English (official), Shona, Sindebele (the language of the Ndebele), numerous but minor tribal dialects

Religions

syncretic (part Christian, part indigenous beliefs) 50%, Christian 25%, indigenous beliefs 24%, Muslim and other 1%

Population

13,182,908 (July 2013 est.)

Population growth rate

4.357% (2012 est.)

Birth rate

32.19 births/1,000 population (2012 est.)

Death rate

12.38 deaths/1,000 population (2012 est.)

Net migration rate

23.77 migrants/1,000 population (2012)

there is an increasing flow of Zimbabweans into South Africa and Botswana in search of better economic opportunities.

Urbanization

urban population: 3.8% of total population (2010)
rate of urbanization: 3.4% annual rate of change (2010-15 est.)

Sex ratio

(2011 est.)

at birth: 1.03 male(s)/female
under 15 years: 1.02 male(s)/female
15-64 years: 0.92 male(s)/female
65 years and over: 0.70 male(s)/female
total population: 0.95 male(s)/female

Percentage of population malnourished

45 percent

AIDS

adult prevalence rate

15.3% (2007)
33.7% (2001 est.)
25% (1999 estimate).

people living with HIV/AIDS

1.3 million(2007 est.)
2.3 million (2001 est.)

deaths

140,000 (2007 est.)
200,000 (2001 est.)
160,000 annually (1999 estimate).

Life expectancy at birth

(2012 est.)

total population: 51.82 years
male: 51.95 years
female: 51.68 years

(2010)

total population: 47.55 years
male: 47.98 years
female: 47.11 years

(2000)

total population: 37.78 years
male: 39.18 years
female: 36.34 years

Total fertility rate

Official fertility rates over the last decade were 3.6 (2002 Census),[26] 3.8 (2006 survey also says women actually wanted on average 3.3 children)[27] and 3.8 (2012 Census).[7]

Physicians density

0.16 physicians/1,000 population (2004)

Hospital bed density

1.7 beds/1,000 population (2011)

Obesity - adult prevalence rate

15.7% (2005)

Children under the age of 5 years underweight

10.1% (2011)

Education expenditures

2.5% GDP (2011)

Literacy

definition: age 15 and over can read and write English
total population: 90.7% (2003 est.), 85% (2000 est.)
male: 94.2% (2003 est.), 90% (2000 est.)
female: 87.2% (2003 est.), 80% (1995 est.)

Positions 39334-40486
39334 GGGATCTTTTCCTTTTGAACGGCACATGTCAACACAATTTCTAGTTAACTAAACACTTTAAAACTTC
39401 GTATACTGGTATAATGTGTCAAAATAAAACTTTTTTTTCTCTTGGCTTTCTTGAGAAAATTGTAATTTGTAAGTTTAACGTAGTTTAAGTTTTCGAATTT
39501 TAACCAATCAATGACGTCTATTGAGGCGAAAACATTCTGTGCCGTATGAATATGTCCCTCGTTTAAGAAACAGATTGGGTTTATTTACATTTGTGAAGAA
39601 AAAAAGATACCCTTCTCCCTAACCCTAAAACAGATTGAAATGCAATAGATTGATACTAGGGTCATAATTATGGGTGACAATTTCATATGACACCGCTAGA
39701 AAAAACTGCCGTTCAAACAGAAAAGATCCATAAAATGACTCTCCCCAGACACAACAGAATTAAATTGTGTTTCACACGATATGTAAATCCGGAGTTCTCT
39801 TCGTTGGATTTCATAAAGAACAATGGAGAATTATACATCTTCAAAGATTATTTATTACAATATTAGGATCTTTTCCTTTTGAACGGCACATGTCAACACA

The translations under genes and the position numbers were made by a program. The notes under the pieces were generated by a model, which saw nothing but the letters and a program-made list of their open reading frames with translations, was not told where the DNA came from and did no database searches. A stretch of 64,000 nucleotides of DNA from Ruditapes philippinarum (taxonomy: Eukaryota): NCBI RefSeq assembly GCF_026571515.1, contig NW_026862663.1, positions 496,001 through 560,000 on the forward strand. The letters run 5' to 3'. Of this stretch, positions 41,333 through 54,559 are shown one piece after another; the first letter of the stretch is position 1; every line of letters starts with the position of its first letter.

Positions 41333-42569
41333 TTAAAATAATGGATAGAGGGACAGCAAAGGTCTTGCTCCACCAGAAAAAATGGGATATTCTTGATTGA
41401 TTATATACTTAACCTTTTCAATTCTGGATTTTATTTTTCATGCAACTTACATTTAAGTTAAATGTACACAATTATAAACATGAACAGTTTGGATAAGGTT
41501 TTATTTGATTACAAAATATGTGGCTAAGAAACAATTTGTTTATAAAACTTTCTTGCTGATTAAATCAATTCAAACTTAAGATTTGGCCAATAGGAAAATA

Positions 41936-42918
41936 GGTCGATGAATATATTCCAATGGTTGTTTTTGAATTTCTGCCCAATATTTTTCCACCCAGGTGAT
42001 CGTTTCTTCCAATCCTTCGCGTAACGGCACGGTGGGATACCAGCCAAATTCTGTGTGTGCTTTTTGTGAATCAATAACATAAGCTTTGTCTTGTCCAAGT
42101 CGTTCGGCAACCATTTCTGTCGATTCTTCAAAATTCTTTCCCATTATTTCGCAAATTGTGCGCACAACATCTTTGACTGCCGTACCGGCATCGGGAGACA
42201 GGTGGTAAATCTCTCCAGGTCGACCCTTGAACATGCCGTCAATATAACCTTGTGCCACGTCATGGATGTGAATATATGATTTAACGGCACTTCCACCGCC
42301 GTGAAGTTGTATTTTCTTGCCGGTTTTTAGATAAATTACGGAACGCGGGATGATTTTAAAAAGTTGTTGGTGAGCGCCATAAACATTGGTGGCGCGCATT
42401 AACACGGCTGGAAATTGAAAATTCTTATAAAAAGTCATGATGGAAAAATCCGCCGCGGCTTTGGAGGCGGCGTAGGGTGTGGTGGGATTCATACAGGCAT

Nationality

  • noun: Zimbabwean(s)
  • adjective: Zimbabwean

See also

Zimbabwe

References

  1. ^ Statesman's Yearbook 2007, Palgrave Macmillan, New York
  2. ^ CIA Factbook 2007, CIA Publications, Washington D.C.
  3. ^ Article from The Independent
  4. ^ a b Population Division of the Department of Economic and Social Affairs of the United Nations Secretariat, World Population Prospects: The 2010 Revision
  5. ^ http://microdata.worldbank.org/catalog/1421
  6. ^ http://dhsprogram.com/pubs/pdf/FR251/OD43.pdf
  7. ^ a b c http://www.zimstat.co.zw/dmdocuments/Census/CensusResults2012/National_Report.pdf
  8. ^ http://www.foxnews.com/world/2012/11/02/zimbabwe-only-white-minster-says-insults-against-whites-continue-at-top/
  9. ^ http://www.unhcr.org/refworld/docid/3df4becc1c.html
  10. ^ http://www.newzimbabwe.com/pages/nitelife18.16206.html
  11. ^ a b Raeburn, Michael. We are everywhere: Narratives from Rhodesian guerillas. pp. 1–209. 
  12. ^ http://www.indexmundi.com/zimbabwe/population_growth_rate.html
  13. ^ a b c d Nelson, Harold. Zimbabwe: A Country Study. pp. 80–137. 
  14. ^ "The People of Zimbabwe". Retrieved 2007-11-13. 
  15. ^ Famighetti, Robert. The World Almanac and Book of Facts, 1996. p. 837. 
  16. ^ http://www.postcolonialweb.org/zimbabwe/politics/losers.html
  17. ^ The following languages, namely Chewa, Chibarwe, English, Kalanga, Koisan, Nambya, Ndau, Ndebele, Shangani, Shona, sign language, Sotho, Tonga, Tswana, Venda and Xhosa, are the officially recognised languages of Zimbabwe. (CONSTITUTION OF ZIMBABWE (final draft)).
  18. ^ ,.Zimbabwe GAP Adventures
  19. ^ Mother Tongue: Interviews with Musaemura B. Zimunya and Solomon Mutswairo University of North Carolina at Chapel Hill
  20. ^ "MSN Encarta". Archived from the original on 2009-10-31. Retrieved 2007-11-13. 
  21. ^ The ObserverRefugees flood from Zimbabwe
  22. ^ Sokwanele Civic Action GroupZimbabwean refugees suffer in Botswana and South Africa
  23. ^ Internal Displacement Monitoring Centre (IDMC), Internal displacement in Zimbabwe
  24. ^ The World Health Organization. "Annex Table 1 - Basic indicators for all Member States". The World Health Report 2006 (PDF). 
  25. ^ Peta Thornycroft (2006-04-10). "In Zimbabwe, life ends before 40". Harare:  
  26. ^ http://www.zimstat.co.zw/dmdocuments/Census/Census.pdf
  27. ^ http://www.zimstat.co.zw/dmdocuments/Census/ZDHSOLD/ZDHS2006.pdf

 This article incorporates public domain material from the CIA World Factbook document "2007 edition".